The Pew Research Center and Smithsonian magazine created a quiz to test the public's knowledge of science and technology. In April they published a report summarizing the responses of 1,006 randomly selected adults in a national poll. The scores and individual responses were broken down by age, sex, and education level.
SPOILER ALERT: If you want to take the quiz without knowing the answers, do it before you read the rest of this essay. It's only 13 questions. You can take it online here and see how you score relative to other Americans.
I recently discovered the quiz on Facebook and took it. I got a perfect score. I'm not sure that's much to brag about, since I'm a professional scientist. I probably wouldn't have done as well on a history quiz, and I would have likely failed a sports or pop culture quiz. I asked my 15-year-old daughter to take it to get a second data point for gauging the difficulty. She also got a perfect score, and she answered all the questions in less than two minutes.
The summary report was disappointing on several levels. The lack of basic science and technology understanding of my fellow citizens disturbs me. Maybe my lack of sports or pop culture knowledge bothers others, but that doesn't affect my ability to contribute to the democratic process. I am sufficiently aware of and contrite about my history limitations to seek information when I need it.
One result was beyond disappointment to me, because it reveals more than ignorance about science and technology. It suggests that most Americans have lost the ability to even think. Only 48 percent of Americans got the right answer to a true-false question about the statement "Lasers work by focusing sound waves."
I don't fault people for not knowing that the word "laser" is actually an acronym and the "L" stands for light. I don't expect most Americans to know that photons are light particles that can be stimulated by other photons. But how can anyone not know that light comes out of a laser? This isn't a question that you need science knowledge to answer. Observing, thinking, and using logic should be enough. You can't hear a laser. Lasers shine light.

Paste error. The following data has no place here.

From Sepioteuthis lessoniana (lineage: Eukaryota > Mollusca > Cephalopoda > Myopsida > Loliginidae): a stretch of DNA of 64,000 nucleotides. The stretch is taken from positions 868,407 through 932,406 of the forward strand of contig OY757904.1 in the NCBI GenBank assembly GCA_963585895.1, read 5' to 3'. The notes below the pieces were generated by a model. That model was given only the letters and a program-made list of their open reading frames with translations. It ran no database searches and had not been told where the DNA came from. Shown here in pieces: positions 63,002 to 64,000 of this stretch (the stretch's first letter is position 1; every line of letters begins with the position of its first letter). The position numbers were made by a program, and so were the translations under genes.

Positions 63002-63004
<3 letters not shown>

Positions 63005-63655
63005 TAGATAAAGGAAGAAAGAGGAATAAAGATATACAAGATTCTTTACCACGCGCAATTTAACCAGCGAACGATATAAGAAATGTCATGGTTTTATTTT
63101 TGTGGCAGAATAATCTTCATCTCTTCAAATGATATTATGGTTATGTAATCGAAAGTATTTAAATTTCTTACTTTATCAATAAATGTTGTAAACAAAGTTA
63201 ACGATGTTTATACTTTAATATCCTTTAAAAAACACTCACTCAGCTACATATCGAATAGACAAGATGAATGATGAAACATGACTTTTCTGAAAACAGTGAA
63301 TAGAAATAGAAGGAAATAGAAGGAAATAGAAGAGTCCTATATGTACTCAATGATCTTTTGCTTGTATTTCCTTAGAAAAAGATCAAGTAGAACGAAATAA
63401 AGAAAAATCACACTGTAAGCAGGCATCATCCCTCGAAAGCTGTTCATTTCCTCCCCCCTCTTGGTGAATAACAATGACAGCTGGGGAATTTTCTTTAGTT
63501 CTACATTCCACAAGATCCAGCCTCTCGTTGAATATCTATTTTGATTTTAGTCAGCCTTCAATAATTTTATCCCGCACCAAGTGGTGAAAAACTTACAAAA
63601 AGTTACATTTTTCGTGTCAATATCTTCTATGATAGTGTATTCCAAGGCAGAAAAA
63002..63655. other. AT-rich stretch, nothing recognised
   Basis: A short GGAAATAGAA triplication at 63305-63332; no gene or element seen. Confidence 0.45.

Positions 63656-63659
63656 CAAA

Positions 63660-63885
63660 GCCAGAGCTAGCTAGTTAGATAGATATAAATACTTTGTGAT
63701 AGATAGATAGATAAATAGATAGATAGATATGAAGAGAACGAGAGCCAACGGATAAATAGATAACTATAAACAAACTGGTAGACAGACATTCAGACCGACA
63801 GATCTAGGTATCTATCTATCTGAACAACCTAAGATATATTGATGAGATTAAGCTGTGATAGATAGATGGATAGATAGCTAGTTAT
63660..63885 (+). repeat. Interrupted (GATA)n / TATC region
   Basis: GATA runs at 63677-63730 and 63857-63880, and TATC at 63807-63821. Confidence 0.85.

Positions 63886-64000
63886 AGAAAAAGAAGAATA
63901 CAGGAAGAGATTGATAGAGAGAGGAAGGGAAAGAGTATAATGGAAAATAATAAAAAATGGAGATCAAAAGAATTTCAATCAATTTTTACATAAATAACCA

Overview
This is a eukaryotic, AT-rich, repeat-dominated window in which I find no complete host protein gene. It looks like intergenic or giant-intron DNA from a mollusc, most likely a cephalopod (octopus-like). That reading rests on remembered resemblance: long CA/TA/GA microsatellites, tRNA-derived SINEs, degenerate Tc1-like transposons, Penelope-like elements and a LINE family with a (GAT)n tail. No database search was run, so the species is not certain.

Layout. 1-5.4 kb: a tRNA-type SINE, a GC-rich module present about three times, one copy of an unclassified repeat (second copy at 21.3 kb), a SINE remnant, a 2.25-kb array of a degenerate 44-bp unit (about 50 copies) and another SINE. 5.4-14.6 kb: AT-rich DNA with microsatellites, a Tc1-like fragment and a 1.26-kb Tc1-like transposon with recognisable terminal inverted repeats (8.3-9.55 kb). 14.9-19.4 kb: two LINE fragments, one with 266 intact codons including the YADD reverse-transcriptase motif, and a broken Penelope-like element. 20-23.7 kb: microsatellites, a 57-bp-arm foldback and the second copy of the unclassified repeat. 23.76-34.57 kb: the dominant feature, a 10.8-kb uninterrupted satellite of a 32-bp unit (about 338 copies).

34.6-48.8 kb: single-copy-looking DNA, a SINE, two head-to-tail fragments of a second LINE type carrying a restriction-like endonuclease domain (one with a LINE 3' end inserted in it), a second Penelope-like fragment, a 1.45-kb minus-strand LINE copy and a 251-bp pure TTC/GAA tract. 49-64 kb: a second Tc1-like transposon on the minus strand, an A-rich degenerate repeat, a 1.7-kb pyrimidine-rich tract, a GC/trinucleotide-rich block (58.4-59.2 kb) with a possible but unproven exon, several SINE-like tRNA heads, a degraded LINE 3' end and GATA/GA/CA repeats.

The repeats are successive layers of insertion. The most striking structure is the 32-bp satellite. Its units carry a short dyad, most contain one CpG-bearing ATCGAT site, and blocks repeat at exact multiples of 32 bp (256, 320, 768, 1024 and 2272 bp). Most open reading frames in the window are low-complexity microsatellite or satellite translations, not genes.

The number of correct answers on the laser question is worse than random. The only explanation I can come up with is that many people are so uncomfortable with their scientific illiteracy that they assumed it was a trick question and gave an answer that went against their instincts.
There was something that bothered me even more than the laser question, because it revealed more about the quiz creators than it did about the quiz takers. I didn't like this question: "What gas do most scientists believe causes temperatures in the atmosphere to rise?" Why was it posed in a way that fuels the perception that this is simply a matter of opinion (or even worse, "belief")? To be consistent, the other questions should have been worded like this:
- Most scientists believe that the continents on which we live have been moving their location for millions of years and will continue to move in the future. True or false?
- Most scientists believe that electrons are smaller than atoms. True or false?
- Which gas do most scientists believe makes up most of the Earth's atmosphere?
- What do most scientists believe is the main function of red blood cells?
- Which of these do most scientists believe is a major concern about the overuse of antibiotics?
After all, there are still scientists who don't accept plate tectonics. Antibiotic-resistant bacteria require evolution, which is rejected by creation "scientists." There will always be crackpot scientists who reject the notion of electrons, atoms, and hemoglobin.
Shame on Pew for giving crackpot deniers of the greenhouse effect more respect on their quiz than they give to creationists and alchemists.
But further reflection leads to a significant bright spot. There are more Americans who know that carbon dioxide traps heat than there are who know that lasers focus light.